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Gary was sitting at the local café, enjoying his morning coffee and a muffin. He was taking a well-deserved break following a release of his new client’s software the day before when he spotted his old manager Steve walking toward him.
"Gary!" Steve shouted. "I was just about to give you a call!"
Gary, still half-chewing on his muffin, paused and considered his response. Steve was his former boss at his previous company, and Gary still had nightmares about it. "Oh, Hi Steve," he sighed dejectedly.
Steve continued, "Yea, I've got this new project! Right up your alley. I venture it’ll take six weeks."
And it was those two words, "six weeks", that caused Gary to cringe. Gary had worked for Steve five years earlier. The company provided a variety of customized software solutions for businesses and employed a team of developers and consultants to do so. The pay was right, the commute was great, and the work sounded amazing. The only problem was the management, or more specifically Steve.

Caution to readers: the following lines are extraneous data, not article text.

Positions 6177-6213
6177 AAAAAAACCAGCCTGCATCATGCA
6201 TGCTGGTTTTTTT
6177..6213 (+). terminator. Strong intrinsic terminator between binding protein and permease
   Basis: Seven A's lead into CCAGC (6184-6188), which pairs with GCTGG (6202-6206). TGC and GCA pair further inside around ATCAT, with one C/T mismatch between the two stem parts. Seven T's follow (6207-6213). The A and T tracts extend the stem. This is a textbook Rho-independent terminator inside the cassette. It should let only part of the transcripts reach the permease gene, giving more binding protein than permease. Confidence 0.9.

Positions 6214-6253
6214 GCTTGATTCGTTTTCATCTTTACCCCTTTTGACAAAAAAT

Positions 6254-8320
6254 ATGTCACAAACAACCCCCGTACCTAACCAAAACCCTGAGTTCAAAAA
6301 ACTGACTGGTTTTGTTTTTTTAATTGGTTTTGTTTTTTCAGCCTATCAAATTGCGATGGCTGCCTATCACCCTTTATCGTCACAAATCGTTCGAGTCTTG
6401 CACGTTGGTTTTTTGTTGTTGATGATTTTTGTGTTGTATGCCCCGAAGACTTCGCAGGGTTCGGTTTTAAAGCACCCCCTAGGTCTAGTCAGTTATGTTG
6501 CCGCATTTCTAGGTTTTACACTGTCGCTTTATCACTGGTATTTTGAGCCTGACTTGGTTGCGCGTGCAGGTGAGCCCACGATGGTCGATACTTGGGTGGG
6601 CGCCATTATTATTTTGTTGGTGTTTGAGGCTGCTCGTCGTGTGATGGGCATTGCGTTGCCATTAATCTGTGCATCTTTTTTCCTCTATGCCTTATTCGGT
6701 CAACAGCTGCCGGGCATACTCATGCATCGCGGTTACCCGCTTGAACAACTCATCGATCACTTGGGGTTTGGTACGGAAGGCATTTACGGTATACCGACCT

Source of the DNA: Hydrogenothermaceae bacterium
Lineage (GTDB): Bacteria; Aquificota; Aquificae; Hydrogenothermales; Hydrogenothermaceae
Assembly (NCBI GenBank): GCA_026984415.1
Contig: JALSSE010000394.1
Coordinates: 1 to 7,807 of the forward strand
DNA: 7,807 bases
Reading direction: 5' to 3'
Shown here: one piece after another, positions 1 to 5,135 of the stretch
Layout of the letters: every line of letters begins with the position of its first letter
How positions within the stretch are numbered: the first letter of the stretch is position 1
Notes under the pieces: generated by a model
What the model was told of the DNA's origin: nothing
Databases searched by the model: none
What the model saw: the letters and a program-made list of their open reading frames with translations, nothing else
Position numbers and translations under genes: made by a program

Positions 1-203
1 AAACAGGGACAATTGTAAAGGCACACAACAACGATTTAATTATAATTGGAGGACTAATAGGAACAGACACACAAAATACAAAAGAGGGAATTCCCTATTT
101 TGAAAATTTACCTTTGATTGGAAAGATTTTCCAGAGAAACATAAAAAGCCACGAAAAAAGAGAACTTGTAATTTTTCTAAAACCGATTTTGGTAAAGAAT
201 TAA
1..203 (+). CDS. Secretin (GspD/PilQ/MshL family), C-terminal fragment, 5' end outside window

Gary’s first project with the team was to create an application that maintained a database of every herb and mineral sold in America, linked to any and all diseases they might treat, while simultaneously integrating with an existing, proprietary solution. Gary’s responsibility was to help draft a short proposal for the client and then lead the team in developing the application. Gary spent hours planning out each phase of the project, calculated the number of man hours required, and determined the earliest possible release date for the project. With his staff of four developers, Gary estimated it would take eight months to develop from start to finish. He sent his proposal to Steve who, after some modifications, passed it along to the client for review.
A few days later Gary was holding a signed letter from the client agreeing to the proposal. Gary reviewed the document and discovered everything was exactly as he had written it, except for the time estimate. Steve had altered Gary’s letter to indicate that it would take six weeks to finish the project.
Gary ran to Steve’s office, "Steve, how could you promise this will be done in six weeks?"
"Really Gary, your estimate was ridiculous. I’ve been in this business a lot longer and am positive we can do it faster. In fact, one thing that would speed up the process is if you stopped using open source projects and started developing in-house libraries we could use."
Gary had quickly discovered Steve despised open source tools. Steve believed developers working on an ‘aggressive’ project deadlines would work faster if, say, they developed their own Object Relational Mapping (ORM) tool, rather than use a publically available one. He also believed in implementing their own custom web service library instead of using a standard one that was available.